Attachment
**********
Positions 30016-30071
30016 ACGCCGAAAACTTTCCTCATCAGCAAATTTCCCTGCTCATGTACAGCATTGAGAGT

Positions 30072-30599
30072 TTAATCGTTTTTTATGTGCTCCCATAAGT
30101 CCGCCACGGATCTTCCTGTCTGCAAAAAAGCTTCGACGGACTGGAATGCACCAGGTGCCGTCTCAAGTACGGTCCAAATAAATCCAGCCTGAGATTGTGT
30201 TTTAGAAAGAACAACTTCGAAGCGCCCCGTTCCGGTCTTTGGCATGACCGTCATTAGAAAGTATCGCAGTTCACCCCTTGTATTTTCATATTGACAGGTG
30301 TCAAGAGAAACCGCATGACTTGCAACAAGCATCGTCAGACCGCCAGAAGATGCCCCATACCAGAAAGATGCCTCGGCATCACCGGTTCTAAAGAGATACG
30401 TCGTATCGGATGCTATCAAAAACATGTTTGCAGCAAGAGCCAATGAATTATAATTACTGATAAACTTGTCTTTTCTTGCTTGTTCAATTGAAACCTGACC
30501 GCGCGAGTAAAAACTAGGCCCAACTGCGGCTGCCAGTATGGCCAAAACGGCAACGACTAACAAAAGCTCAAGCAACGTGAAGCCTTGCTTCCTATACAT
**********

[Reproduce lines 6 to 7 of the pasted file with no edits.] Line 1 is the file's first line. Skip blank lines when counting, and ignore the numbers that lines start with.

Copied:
30201 TTTAGAAAGAACAACTTCGAAGCGCCCCGTTCCGGTCTTTGGCATGACCGTCATTAGAAAGTATCGCAGTTCACCCCTTGTATTTTCATATTGACAGGTG
30301 TCAAGAGAAACCGCATGACTTGCAACAAGCATCGTCAGACCGCCAGAAGATGCCCCATACCAGAAAGATGCCTCGGCATCACCGGTTCTAAAGAGATACG